I’d like to thank New Relic, a software performance monitoring service based in San Francisco, for picking my face to represent the developers out there. I’m honoured!
A little while back, we announced the Shopify Fund, a one million dollar pool of money set aside to stimulate the development of Shopify apps, applications that made use of the Shopify API to extend, enhance and automate Shopify shops. We asked developers to submit their app proposals and if their app was chosen, we’d give them somewhere in the neighborhood of five to ten thousand dollars to take a few weeks to work on their app idea full-time, complete it and put it into the Shopify App Store.
In the end, we received 143 app proposals – many of which were submitted on the deadline date, November 30th — a considerable deal more than we’d expected. We’ve been spending the past couple of weeks deliberating over which apps should get funding in the Fund’s first round, in closed-room sessions not unlike the scene from 12 Angry Men shown above. We still have to have a few more discussions before we make our final choices, and we’ll announce which apps are getting funding in the new year.
If you didn’t get a chance to submit an app idea or if your app idea submission doesn’t get selected, don’t worry. This is just the first round, and we want to continue funding the development of apps through the coming months – both apps that you propose and apps that we have on our wishlist. The Fund will continue because:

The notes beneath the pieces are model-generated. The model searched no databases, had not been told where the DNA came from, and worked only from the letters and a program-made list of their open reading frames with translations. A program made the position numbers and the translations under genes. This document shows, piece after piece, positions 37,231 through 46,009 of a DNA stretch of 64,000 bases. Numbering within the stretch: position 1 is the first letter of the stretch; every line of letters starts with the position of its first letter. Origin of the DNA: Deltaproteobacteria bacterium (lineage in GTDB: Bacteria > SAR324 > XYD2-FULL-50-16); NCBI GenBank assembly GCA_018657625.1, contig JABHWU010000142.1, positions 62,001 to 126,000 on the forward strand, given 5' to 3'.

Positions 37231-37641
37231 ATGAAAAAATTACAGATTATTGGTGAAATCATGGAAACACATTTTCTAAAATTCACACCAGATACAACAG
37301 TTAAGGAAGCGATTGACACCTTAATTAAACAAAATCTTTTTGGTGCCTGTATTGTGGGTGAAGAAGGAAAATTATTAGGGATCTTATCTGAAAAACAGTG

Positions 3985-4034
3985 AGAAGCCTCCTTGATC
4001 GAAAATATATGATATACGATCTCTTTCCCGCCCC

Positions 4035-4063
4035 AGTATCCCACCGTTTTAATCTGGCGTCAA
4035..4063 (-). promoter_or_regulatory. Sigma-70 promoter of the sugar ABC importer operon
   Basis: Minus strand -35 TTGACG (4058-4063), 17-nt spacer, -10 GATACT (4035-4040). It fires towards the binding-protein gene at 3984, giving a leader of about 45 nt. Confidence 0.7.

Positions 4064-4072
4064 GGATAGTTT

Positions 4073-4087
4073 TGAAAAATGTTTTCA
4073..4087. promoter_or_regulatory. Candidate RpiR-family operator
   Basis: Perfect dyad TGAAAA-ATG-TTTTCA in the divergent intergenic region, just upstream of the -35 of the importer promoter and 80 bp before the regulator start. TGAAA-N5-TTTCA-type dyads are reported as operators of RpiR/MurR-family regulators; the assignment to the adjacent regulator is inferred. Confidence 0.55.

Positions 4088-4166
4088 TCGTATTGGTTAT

We think it builds interest and excitement about the Shopify ecosystem. The number of responses we’ve received from the developers proposing apps seems to indicate this.
We want to make it possible for developers to have the time they need to build Shopify apps. By funding developers, we give them enough money so that they don’t have to take on any other clients and just work on an app full-time.
We want Shopify to be the ecommerce platform with the most capabilities. Shopify does a lot “out of the box”, and it does so much more when you extend it with apps. More apps means more capabilities and customizations, and we think that’s a good thing.
So keep an eye on this blog for announcements in the new year – not just about whose apps are being funded in the first round, but also for new chances for you to get funding to develop Shopify apps!
This article also appears in the Shopify Technology Blog.